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Publication numberUS4415365 A
Publication typeGrant
Application numberUS 06/305,332
Publication dateNov 15, 1983
Filing dateSep 24, 1981
Priority dateSep 24, 1981
Fee statusLapsed
Publication number06305332, 305332, US 4415365 A, US 4415365A, US-A-4415365, US4415365 A, US4415365A
InventorsByron G. Spars, Lawrence E. Santucci
Original AssigneeChevron Research Company
Export CitationBiBTeX, EndNote, RefMan
External Links: USPTO, USPTO Assignment, Espacenet
Compacting and curing a mixture of combusted oil shale and water; linings; caps; dams
US 4415365 A
Abstract
A water impermeable liner, cap, or dam core for a containment basin for spent oil shale is made from a mixture of water and combusted oil shale having a particle size of less than about one cm, a residual organic carbon content of less than 1%, and at least 15% of its Mg/Ca/Fe carbonate minerals decomposed. A layer of the mixture is applied to the basin and/or top of the filled basin, compacted, and allowed to cure under conditions that minimize the likelihood of shrinkage cracking.
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Claims(9)
We claim:
1. A composition for use in making a cementitious, substantially water impermeable barrier having a cured coefficient of permeability less than about 110-6 cm/sec., the composition being comprised of a mixture of:
(a) about 70% to about 90% by weight particulate combusted oil shale having
(i) a particle size of less than about one centimeter;
(ii) a residual organic carbon content of less than about 1% by weight; and
(iii) from about 20 to 35% by weight of its Mg, Ca, and Fe carbonate minerals content decomposed; and
(b) about 10% to about 30% by weight water.
2. The composition of claim 1 wherein the combusted oil shale constitutes 70% to 85% by weight of the mixture and the water constitutes 15% to 30% by weight of the mixture.
3. A barrier member for a containment basin for spent oil shale, the barrier member having a cured coefficient of permeability less than about 110-6 cm/sec. and being comprised of a cured, compacted layer made from a mixture of:
(a) about 70% to about 90% by weight particulate combusted oil shale having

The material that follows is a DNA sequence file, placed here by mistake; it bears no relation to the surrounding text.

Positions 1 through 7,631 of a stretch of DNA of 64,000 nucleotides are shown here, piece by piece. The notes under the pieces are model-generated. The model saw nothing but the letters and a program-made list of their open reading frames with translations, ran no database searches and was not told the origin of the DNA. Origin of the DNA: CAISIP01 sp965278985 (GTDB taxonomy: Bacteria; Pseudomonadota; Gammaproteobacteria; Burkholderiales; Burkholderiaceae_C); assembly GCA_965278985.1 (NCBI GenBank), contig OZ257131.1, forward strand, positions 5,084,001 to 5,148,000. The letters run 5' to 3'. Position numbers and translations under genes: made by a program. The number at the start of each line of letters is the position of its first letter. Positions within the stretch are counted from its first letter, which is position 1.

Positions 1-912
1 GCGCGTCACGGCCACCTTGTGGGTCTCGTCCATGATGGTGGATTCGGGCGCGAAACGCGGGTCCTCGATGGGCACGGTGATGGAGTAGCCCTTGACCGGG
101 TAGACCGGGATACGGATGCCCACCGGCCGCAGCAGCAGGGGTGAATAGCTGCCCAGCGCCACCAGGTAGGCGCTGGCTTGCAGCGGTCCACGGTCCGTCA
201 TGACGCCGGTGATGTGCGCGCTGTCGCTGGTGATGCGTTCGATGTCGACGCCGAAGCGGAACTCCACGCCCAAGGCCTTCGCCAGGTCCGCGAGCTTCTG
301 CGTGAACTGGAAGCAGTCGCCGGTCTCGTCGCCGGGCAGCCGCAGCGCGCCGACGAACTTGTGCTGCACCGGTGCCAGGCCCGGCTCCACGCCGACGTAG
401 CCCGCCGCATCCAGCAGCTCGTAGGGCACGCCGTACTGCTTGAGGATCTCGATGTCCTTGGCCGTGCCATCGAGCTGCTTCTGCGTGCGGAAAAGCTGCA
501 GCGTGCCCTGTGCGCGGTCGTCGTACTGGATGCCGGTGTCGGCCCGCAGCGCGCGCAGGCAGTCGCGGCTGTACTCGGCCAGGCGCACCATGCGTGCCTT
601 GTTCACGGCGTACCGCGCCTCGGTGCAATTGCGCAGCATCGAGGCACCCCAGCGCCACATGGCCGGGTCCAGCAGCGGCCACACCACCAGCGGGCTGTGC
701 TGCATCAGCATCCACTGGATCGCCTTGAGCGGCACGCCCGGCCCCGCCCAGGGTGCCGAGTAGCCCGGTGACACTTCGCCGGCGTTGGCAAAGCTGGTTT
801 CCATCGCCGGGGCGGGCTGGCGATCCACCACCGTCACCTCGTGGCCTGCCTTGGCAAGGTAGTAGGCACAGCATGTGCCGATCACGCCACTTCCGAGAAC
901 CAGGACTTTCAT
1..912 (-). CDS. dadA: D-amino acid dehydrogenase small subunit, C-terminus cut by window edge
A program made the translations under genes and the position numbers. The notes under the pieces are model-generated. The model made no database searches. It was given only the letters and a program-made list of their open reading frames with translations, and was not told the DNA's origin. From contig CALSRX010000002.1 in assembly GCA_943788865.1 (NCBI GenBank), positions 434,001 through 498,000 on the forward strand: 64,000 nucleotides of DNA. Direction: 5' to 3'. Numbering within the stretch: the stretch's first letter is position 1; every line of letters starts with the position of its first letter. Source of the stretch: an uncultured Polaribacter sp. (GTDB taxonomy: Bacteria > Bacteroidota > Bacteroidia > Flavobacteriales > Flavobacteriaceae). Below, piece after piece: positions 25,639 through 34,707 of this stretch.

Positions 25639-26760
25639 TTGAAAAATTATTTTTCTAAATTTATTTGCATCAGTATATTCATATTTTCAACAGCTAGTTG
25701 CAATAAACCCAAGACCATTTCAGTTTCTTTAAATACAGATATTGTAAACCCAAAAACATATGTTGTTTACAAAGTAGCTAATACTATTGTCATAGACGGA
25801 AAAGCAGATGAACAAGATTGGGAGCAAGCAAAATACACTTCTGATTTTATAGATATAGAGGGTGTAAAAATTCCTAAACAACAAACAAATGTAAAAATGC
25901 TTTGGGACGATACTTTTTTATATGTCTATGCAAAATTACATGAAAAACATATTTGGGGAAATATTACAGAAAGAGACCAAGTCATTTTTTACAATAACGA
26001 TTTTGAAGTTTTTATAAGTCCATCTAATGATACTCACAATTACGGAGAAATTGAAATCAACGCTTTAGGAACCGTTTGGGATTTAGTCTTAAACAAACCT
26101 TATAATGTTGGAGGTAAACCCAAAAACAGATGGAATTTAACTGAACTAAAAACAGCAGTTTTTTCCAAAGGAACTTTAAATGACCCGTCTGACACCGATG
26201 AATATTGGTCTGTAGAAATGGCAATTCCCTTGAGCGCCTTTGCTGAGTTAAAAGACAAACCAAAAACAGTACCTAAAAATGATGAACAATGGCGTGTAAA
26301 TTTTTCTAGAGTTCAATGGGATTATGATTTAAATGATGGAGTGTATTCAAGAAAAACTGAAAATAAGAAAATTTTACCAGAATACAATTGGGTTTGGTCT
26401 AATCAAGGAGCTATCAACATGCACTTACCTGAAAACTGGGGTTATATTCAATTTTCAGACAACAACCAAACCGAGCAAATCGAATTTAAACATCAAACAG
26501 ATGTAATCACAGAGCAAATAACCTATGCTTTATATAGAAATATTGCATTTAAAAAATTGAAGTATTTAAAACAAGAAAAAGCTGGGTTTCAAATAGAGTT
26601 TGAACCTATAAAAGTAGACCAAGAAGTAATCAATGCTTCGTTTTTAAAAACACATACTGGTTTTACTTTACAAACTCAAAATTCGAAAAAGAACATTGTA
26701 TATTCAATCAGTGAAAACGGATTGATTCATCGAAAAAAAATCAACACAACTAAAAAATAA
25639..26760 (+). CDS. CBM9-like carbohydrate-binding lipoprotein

(i) a particle size of less than about one centimeter;
(ii) a residual organic carbon content of less than about 1% by weight; and
(iii) from about 20 to 35% by weight of its Mg, Ca and Fe carbonate minerals content decomposed; and
(e) about 10% to about 30% by weight water.
4. The barrier member of claim 3 wherein the combusted oil shale constitutes 70% to 85% by weight of the mixture and the water constitutes 15% to 30% by weight of the mixture.
5. The barrier member of claim 3 wherein the permeability coefficient of the barrier member is less than about 510-7 cm/sec.
6. The linear of claim 3 wherein the layer is compacted to at least about 95% of standard laboratory density.
7. A process for making a barrier member for a containment basin for spent oil shale comprising:
(a) applying a layer of a mixture of
(i) about 70% to about 90% by weight particulate combusted oil shale having a particle size of less than about one centimeter, a residual organic carbon content of less than about 1% by weight, and from about 20 to 35% by weight of its Mg, Ca and Fe carbonate minerals content decomposed; and
(ii) about 10% to about 30% by weight water to the basin;
(b) compacting the layer to at least about 95% of standard laboratory density; and
(c) allowing the compacted layer to cure thereby resulting in a coefficient of permeability less than about 110-6 cm/sec.
8. The process of claim 3 wherein the combusted oil shale ash constitutes 70% to 85% by weight of the mixture and the water constitutes 15% to 30% by weight of the mixture.
9. The process of claim 8 wherein the curing the compacted layer is carried out under conditions that reduce the rate of water loss from the layer below that which causes shrinkage cracking.
Description
BACKGROUND OF THE INVENTION

1. Field of the Invention

The invention concerns a composition that may be used to construct a substantially water impermeable barrier for containing spent oil shale.

2. Description of the Prior Art

Oil shale is becoming an increasingly important source of energy. Oil shale is a fine-grained sedimentary rock that contains organic material known as kerogen. Various retorting processes have been used or proposed to pyrolize the kerogen in the shale to yield liquid oil and gases. The liquid oil may be refined into a full slate of fuel products. Commercial scale retorting processes also yield formidable quantities of spent shale. The large amounts of spent shale from the retort process must be used or disposed of in a practical way without causing ecological damage.